Nashville, Tennessee is the most American city, or at least it’s the city that most closely matches the rest of the country in terms of demographics, income, the housing market, and a slew of other stats compiled by Richie Bernardo at WalletHub. Without arguing too much about what it really means to ‘resemble the US,’ and the survey no doubt will include some stats that you wouldn’t, it’s striking how well mixed the top and bottom of the list actually is.
Most American City: Breaking down America’s metropolitan areas
To rate the different metropolitan areas, WalletHub first ranked them separately according to socio-demographics, housing, economics and education. The education category is the most straightforward, comparing the highest level of education (high school, bachelors, etc) among people 25 or older against the national averages. Housing checks tenure (the ratio of renters to owners), median housing price ($175,000 – sorry New York), median monthly owner costs, vacancy rates, and the average square footage.
The economic ranking includes income inequality twice, once with the wealth gap (the difference between the top 1% and everyone else), and again by comparing the percentage of people in each income bracket against the national average. It also includes the percent of the population below the poverty line (11.6% nationally), the percent of food stamps, the unemployment rate and the distribution of jobs among different sectors. No doubt you’ve heard by now that unemployment alone doesn’t tell the whole picture, so WalletHub included the rate of part-time jobs per 100 full-time positions, which is a surprising 60.8 per 100 nationally. The economic ranking also compares daily commutes and workday lengths against the national average, though these probably vary less than some of the other stats.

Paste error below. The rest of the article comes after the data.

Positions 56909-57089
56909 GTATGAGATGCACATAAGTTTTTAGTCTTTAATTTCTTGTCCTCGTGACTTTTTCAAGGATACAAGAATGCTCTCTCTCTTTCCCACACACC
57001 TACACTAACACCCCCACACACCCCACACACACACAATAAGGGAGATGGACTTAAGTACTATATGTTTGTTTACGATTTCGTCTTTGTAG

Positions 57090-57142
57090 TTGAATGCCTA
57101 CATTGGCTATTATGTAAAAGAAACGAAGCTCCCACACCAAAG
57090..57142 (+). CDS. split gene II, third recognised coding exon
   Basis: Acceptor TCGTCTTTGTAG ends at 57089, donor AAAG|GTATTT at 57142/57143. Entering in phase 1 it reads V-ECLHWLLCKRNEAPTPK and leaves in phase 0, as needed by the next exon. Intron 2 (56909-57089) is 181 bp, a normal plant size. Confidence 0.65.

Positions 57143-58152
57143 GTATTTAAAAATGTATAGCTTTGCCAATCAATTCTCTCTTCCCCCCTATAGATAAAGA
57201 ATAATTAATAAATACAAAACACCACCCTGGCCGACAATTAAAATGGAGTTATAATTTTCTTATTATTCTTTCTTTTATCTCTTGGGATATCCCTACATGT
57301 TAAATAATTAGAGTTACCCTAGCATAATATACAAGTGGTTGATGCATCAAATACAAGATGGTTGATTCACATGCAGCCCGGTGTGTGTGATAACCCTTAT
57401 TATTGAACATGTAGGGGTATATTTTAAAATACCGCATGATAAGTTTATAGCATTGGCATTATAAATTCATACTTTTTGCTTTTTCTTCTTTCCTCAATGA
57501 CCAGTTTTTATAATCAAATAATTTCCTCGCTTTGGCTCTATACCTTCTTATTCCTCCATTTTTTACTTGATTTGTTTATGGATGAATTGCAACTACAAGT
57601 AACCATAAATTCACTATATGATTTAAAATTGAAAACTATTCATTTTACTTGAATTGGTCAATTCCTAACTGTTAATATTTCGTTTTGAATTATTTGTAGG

Kansas City comes first in socio-demographic similarity, apparently
When most people think about a city or community ‘resembling America’ the socio-demographic ranking is probably what first springs to mind. In addition to the most obvious characteristics: age, gender balance, and ethnic composition WalletHub decided to include the household makeup (ie how many people live in a home and how they’re related), the percent of foreign born residents, and the percent of people who have health insurance while leaving out a few other big factors like religion and sexual orientation. If that sounds like an odd list to you, WalletHub ranked Kansas City, Missouri as the city with the socio-demographic makeup most like the rest of the country, which probably wasn’t what anyone had in mind.